A handful of Australia’s mutual lenders have seen a significant increase in demand from the broker channel as sentiment towards the major banks turns sour.
The Adviser, in partnership with MSA National, held its Mutual Roundtable in Sydney earlier this month where four customer-owned mortgage providers discussed their third-party strategies.
Teachers Mutual Bank’s national manager of broker distribution, Mark Middleton, said that the bank had seen a “big influx” of broker clients looking for alternatives in the last few months.
“Traditionally, the brokers out there have probably looked at the big four and their subsidiaries, and when they have tightened that policy up, they haven’t had anywhere to go,” Mr Middleton said.
“As an alternative, they have had to go and seek accreditation and start looking at what else is out there . . . which has been beneficial and seen flow come through to ourselves and other mutuals,” he said.
“Aggregators are also starting to encourage more mutuals onto their panels. They don’t want to be seen as wedded to the big four. They want to provide more alternatives.”
However, Bank Australia head of third-party distribution Richard Irving added that, while the demand for mutual bank products is high, they are ultimately limited by how many brokers they can work with.
“One of the challenges for mutual banks is that we have to manage our limits from a regulatory perspective, just like the bigger banks do. Our communication with brokers has to be clear, and we need to set those expectations early,” Mr Irving said.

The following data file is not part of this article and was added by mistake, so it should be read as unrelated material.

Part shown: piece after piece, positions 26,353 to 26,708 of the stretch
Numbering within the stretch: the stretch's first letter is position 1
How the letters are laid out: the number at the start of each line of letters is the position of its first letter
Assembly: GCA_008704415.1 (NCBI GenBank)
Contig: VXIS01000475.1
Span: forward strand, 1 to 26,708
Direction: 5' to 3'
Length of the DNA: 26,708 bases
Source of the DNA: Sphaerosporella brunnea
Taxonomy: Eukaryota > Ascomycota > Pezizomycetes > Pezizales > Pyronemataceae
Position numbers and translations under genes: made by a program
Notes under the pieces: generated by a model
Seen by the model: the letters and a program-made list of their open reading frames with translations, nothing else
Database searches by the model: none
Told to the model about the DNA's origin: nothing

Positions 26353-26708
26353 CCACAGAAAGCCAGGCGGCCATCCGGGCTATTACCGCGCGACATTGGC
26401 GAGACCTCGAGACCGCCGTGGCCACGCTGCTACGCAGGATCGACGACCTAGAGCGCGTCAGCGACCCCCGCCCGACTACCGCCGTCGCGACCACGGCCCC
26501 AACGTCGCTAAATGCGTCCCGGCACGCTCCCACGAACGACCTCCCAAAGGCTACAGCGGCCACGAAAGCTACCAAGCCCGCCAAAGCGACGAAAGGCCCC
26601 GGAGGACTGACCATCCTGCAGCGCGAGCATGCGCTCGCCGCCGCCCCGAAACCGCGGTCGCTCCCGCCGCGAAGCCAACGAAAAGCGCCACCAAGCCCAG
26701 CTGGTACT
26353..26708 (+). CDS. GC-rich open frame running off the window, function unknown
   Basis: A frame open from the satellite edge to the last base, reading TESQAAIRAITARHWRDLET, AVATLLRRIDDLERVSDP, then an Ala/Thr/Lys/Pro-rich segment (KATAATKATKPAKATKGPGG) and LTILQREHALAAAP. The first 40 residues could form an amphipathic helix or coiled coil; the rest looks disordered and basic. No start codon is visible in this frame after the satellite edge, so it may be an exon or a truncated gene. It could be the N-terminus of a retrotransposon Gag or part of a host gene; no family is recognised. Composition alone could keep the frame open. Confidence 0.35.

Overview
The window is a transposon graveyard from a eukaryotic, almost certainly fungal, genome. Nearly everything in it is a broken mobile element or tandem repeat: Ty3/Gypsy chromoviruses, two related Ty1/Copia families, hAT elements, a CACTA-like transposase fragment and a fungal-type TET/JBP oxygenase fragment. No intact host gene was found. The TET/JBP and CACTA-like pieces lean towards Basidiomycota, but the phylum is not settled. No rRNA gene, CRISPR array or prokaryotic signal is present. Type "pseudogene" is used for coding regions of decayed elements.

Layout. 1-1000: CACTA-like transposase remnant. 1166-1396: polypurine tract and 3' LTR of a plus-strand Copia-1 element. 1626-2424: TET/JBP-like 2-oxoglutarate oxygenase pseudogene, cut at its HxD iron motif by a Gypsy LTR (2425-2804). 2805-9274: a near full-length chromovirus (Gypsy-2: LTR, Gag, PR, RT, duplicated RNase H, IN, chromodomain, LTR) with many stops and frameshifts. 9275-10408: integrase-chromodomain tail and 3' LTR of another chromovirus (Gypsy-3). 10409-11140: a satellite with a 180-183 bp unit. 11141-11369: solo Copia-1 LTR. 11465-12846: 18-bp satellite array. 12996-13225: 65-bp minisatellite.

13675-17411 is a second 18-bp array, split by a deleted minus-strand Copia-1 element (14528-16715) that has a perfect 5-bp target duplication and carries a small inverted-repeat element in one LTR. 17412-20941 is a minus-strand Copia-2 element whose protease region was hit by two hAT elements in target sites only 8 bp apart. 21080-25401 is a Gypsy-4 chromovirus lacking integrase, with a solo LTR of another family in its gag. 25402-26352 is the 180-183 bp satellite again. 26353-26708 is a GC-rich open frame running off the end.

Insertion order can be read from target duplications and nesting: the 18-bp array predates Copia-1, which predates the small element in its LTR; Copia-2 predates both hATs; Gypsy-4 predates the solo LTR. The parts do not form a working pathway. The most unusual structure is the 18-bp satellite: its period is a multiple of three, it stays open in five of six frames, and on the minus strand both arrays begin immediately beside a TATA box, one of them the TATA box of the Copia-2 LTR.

“Bank Australia is on four aggregator groups. [Although] we are on a list of aggregators that want us on their panel, we won’t do another one this year on the basis that we want to service the four that we’ve got and do a really good job of building that trust.”
The latest AFG Competition Index shows that Bank Australia has grown its share of broker-originated loans significantly since June 2016.
Fellow mutual lenders Beyond Bank, Firefighters Mutual Bank, Heritage Bank, Newcastle Permanent, P&N Bank, QBank and Teachers Mutual Bank have all seen flow from AFG brokers over the last few months.
The mutuals are now clearly benefitting from an increased appetite among borrowers to consider alternatives to the big four. Non-major lenders have picked a significant share of broker-originated loans at the expense of the major banks.
In May, 34.95 per cent of all mortgages lodged by AFG brokers went to the non-majors. AFG’s Mark Hewitt said that this is in “stark comparison to the 17 per cent market share of the non-majors outside of our channel”.